GRAND BOULEVARD — A new online tool is helping neighbors connect with local nonprofits and their projects.
The tool, called Making a People’s Pathway for Engaging Design — or, as it’s more often known, MAPPED — is an online database that documents neighborhood projects. It launched last month.
People and organizations can submit their project to the site under one of six categories: Public Spaces, Community Spaces, Urban Planning/Urban Design, Placemaking, Research/Design and Guidelines/Toolkits.
Once submitted and reviewed, the project is added to an interactive map, offering viewers a comprehensive way to better understand a neighborhood’s assets and the challenges some organizations face when trying to improve their communities.
“We wanted to create new tools that were available to the public that could help us have conversations and share knowledge about designing and planning communities,” said Paola Aquirre, founder of Design Trust Chicago, which headed the effort.
Aquirre, who has been part of the effort to repurpose Bronzeville’s Overton Elementary into a community hub, said she met a Back of the Yards resident who was organizing her neighbors to advocate for a public library. The group members visited neighborhood libraries as part of their research.
That encounter inspired Aquirre, who wanted to create a “digital library card” to help neighbors learn about similar efforts in other areas.
MAPPED prioritizes Black-, Indigenous- and people-of-color-led projects that normally struggle to find support and resources offline, something Aquirre has seen firsthand, she said. Its searchable index allows users to sort submitted projects by typology, category, neighborhood or designer.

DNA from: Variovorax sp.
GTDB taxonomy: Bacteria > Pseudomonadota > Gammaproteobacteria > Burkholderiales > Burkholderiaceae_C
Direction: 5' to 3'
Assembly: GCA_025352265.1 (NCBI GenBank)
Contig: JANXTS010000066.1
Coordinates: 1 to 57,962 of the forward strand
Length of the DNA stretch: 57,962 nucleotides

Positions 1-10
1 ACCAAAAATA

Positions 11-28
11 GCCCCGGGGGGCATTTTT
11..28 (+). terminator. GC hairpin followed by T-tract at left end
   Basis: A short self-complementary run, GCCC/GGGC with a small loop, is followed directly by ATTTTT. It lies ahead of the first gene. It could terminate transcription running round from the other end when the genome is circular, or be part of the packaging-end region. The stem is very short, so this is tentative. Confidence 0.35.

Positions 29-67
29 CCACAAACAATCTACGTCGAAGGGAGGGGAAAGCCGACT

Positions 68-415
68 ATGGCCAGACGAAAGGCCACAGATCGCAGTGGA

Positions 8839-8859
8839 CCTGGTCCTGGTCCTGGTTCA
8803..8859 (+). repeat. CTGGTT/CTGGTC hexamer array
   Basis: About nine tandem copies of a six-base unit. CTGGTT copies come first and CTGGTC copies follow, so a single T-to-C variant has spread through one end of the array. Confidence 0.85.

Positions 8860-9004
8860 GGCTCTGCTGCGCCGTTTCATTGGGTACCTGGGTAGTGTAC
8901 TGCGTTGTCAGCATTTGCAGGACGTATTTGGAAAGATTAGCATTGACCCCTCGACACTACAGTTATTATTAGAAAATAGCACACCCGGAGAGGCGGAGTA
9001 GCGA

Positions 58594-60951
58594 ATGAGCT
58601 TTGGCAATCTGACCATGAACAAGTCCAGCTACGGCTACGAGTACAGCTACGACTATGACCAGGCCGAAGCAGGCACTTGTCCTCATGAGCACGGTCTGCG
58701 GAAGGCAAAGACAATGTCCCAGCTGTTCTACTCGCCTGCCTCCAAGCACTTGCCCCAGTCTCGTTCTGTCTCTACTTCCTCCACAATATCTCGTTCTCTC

More than 20 projects from across the city have been submitted to the website.
Architect Emma Jasinski and Operations Manager Clio Lyons, part of the Design Trust Chicago team that worked on the project, drew from their design and organizing backgrounds, tapping into an advisory group of professionals working in urban planning and community organizing to serve as “thought leaders” who would offer input on what worked and what didn’t.
“We relied on existing map platforms, like the one MAPScorps uses, to hone in on mapping projects related to community organizations in particular as a way to build a more transparent and accessible index of those projects and the resources that went into creating them,” Lyons said.
They also looked at similar efforts in other cities, such as Detroit and Baltimore, where groups of designers and planners are creating mapped databases.
The team said the next phase will be to bring in community members who can help create an “autonomous sort of map support group” to devote more time to building out the project. They also hope to make MAPPED an open-source project, hosting training sessions in which residents can become editors and host “MAPPED-a-thons” of their own.
“We want to provide people with all the skills to eventually wipe our hands of it but still offer support and give resources if needed,” Jasinski said.
Design Trust Chicago is partnering with Design for America for a MAPPED-a-thon event 6-8:30 p.m. Nov. 9 at ACRE, 2439 S. Oakley Ave., in which Design for America alumni can join residents in mapping community projects.
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